A year ago, as a Georgia Criminal Defense Lawyer, I covered the story of the arrests of over 60 individuals at a New Year's Eve party in Bartow County. All of the individuals were arrested for possession of less than one ounce of marijuana. This was justified because the marijuana was “in reach” of all of the party-goers.
According to the most recent reports, the group of sixty-four people have filed suit against the city of Cartersville as well as the law enforcement officials involved in the arrests. The lawsuit challenges “the mass detention, seizure, search and arrest of over sixty students, college graduates, and military servicemen attending a birthday party.” The complaint alleges that all of the individuals were strip-searched and held for anywhere from 1 to 3 days without access to phones, courts, or lawyers.
The charges against all but one of the individuals were dropped a few days after the incident. Typically - charges such as these are not dropped. Most of the time, they are justified under the party to a crime statute in Georgia. However, in this case, the statute did not fit the incident. The arrests were a serious misuse of the party to a crime offense.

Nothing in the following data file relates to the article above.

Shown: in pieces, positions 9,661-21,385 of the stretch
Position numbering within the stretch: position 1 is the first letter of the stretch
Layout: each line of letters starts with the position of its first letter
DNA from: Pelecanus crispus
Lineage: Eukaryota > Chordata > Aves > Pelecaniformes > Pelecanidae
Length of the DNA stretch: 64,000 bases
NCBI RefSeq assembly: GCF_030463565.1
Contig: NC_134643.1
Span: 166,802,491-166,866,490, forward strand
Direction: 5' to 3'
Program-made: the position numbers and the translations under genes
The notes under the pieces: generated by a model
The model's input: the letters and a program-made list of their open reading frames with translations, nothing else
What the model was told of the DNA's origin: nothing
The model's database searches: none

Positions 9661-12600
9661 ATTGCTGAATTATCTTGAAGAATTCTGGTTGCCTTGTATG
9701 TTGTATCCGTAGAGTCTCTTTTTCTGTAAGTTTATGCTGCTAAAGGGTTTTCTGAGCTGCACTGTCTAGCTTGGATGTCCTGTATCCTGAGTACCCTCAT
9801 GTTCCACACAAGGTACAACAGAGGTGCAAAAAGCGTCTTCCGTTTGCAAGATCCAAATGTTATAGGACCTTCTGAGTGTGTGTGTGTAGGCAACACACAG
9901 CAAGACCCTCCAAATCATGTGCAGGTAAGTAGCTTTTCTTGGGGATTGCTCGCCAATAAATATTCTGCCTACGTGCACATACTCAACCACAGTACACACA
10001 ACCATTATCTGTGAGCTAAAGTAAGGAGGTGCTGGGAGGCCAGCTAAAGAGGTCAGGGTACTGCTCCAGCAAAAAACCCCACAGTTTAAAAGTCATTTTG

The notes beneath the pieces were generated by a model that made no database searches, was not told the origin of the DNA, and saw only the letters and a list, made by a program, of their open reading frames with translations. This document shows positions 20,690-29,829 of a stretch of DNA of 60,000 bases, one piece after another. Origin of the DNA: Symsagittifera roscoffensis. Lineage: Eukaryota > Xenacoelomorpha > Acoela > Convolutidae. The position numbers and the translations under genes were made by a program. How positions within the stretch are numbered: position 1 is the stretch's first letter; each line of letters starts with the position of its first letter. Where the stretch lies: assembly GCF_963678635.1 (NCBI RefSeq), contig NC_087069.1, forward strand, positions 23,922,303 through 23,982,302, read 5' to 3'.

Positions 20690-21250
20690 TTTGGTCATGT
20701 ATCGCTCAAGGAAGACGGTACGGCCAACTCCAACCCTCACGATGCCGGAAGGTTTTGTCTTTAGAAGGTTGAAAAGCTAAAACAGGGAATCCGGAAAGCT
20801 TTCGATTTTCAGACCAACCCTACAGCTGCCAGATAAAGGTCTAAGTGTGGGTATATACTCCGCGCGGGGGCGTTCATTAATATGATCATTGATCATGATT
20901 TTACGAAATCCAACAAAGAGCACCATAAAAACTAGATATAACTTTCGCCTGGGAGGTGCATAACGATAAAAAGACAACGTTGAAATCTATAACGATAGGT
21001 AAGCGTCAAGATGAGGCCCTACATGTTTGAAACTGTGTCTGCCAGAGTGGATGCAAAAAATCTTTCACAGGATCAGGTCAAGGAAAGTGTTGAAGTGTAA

Party to a Crime in Georgia
Party to a crime in Georgia is defined by Georgia Law in O.C.G.A. §16-2-20 as:
Every person concerned in the commission of a crime is a party thereto and may be charged with and convicted of commission of the crime.
Further, a person is concerned in the commission of a crime only if he:
- Directly commits the crime
- Indirectly causes some other person to commit the crime under such circumstances that the other person is not guilty of any crime either in fact or because of legal incapacity;
- Intentionally aids or abets in the commission of the crime; or
- Intentionally advises, encourages, hires, counsels, or procures another to commit the crime.
Actual participation in a crime requires more than mere presence at the scene of the crime is not sufficient evidence to convict someone of being a party. The Court should look at whether there was presence, companionship, and conduct before and after the commission of the crime from which one's participation in the criminal intent may be inferred.
Because the statute states that if convicted of party to a crime, then the defendant will also be guilty of commission of that crime. Therefore, the punishment is that of the substantive offense committed.
Being deemed a party to a crime is a severe offense because it means the accused is facing being convicted of the actual crime charged. For example, if someone is charged with being a party to the crime of murder in Georgia - they will be facing the same penalties as if they had committed the offense of murder. The penalties can range from a misdemeanor, felony, prison, or fines that can be substantial.
If you or a loved one has been arrested in Georgia, contact a Georgia Criminal Defense Attorney today.